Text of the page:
How Do Satellites Work?

Kayleen M. / Physics 336 #18 / 17 April 1997
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Satellites perform many functions. In order to carry out these functions, satellites use different subsystems. Basic Subsystems are groups of devices that help the instruments aboard a satellite work together and keep the satellite operating properly.


The communications subsystem of a satellite is essential to the function of all satellites. There are many different components used in spaceborne communications subsystems including: special antennas, receivers, and transmitters. All components must be highly reliable and low weight. Most satellites are fitted with beacons or transponders, which help with easy ground tracking. Global receive and transmit horns receive and transmit signals over wide areas on earth. Many satellites and ground stations have radio dishes that transmit and receive signals to communicate. The curved dishes reflect outgoing signals from the central horn and also reflect signals in incoming beams. Transmitting antennas transmit pictures at different frequencies and varying coverage. They also receive command signals from earth. A satellites ability to receive signals is also necessary in order to trigger the return of data or to correct a malfunction if possible.

Command and Data

Command and data subsystems are also extremely important to the functions of satellites. The command and data handling subsystems consist of computers that gather and process data from aboard a satellite. These computers then execute commands from the earth to the satellite.

The process of making physical measurements from a distance is called telemetry. The inputs of a satellites telemetric are received by any one of the satellites many sensors. The outputs are the "encoded information" that the satellite transmits to ground receivers for storage and later analysis (Urdway 289). Encoding is the transfer of output in a useful manner to earth. The communication of this data is key to the jobs of many satellites.

Power Supply

The power supply of a satellite is essential to all satellite functions. A satellite could not function at all without a power source. "The task of a satellites power supply subsystem is to accept the original power in whatever form it comes, condition it properly, and then relay it to the necessary on-board equipment" (Urdway 288). The power supply subsystem generates, stores, and distributes a satellites electrical power. The amount of electrical power required ranges, depending on the instrumentation and communications load on a satellite. It also depends on the lifetime of a satellite. There are many different types of power that may be used for a satellites power supply subsystem. Power can be supplied by short-lived fuel cells or batteries, by longlived solar cells, or by radioisotope devices.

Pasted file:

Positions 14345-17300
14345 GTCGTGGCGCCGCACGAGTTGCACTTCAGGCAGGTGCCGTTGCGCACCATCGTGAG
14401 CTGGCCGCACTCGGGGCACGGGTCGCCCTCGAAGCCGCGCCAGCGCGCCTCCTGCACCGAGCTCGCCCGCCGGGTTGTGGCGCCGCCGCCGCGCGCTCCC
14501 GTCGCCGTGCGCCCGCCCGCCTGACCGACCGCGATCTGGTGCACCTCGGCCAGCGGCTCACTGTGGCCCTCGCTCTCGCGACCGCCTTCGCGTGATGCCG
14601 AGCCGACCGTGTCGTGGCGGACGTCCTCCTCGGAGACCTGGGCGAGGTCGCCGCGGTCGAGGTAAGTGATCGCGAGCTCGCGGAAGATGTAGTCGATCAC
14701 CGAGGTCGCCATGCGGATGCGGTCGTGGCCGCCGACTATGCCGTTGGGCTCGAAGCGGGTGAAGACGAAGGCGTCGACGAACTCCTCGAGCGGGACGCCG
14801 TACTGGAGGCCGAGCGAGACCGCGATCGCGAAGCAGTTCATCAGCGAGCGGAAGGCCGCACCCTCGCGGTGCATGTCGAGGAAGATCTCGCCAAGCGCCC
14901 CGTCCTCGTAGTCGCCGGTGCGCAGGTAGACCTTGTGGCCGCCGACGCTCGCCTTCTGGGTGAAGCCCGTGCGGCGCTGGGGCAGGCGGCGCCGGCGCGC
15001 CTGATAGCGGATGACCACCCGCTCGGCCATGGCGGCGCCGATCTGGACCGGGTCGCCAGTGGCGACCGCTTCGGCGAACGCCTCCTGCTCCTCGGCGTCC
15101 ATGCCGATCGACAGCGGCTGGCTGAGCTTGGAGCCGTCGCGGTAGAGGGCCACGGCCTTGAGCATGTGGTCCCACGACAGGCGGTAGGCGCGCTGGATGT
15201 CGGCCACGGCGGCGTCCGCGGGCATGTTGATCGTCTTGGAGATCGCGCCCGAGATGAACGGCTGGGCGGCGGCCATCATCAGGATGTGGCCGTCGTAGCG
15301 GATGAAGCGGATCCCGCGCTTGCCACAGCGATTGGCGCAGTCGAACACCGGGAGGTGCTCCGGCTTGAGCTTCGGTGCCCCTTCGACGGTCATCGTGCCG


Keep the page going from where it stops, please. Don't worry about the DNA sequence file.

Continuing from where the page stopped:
Solar cells are very common in satellite power subsystems. They take solar energy available in space and convert it directly to electrical energy. Solar cells are often used with chemical batteries, which provide energy when the satellite is in the shadow of the earth. Solar cells are reliable and are usually used on scientific and applications satellites. Although, they are heavy, expensive, and take up a large volume. Fuel cells take fuel and oxidize it to produce power. The comparison of weight to the energy provided makes fuel cells less attractive, but they are often used in short satellite missions. Turbogenerators produce power from the heat of the sun or of nuclear reactions. Thermionic generators produce power from sunlight. In both of these, radioisotopes or small reactors produce heat. This is then converted into electricity. Radioisotope devices have been used, but are still in the developmental stages.


The functions of a satellite are carried out by different subsystems. The power supply subsystem of a satellite is the basis for all satellites functions. From the power source, satellites can communicate and receive and send data to and from earth. These subsystems together perform the functions that make satellites work.

Reference Section

Beatty, Kelly. "Galileo: An Image Gallery." Sky and Telescope. November 1996: cover.

Charyk, Joseph V., and Metzger, Sidney. "Satellite, Artificial." Groliers Multimedia

Encyclopedia. CDROM. Grolier Publishing, 1995.

"Nasa Communicates With Lost Satellite." New York Times. February 1996: A15.

Urdway, Frederick I. "Satellites, Artificial." Encyclopedia Americana: International

Edition. New York: Grolier Inc, 1996.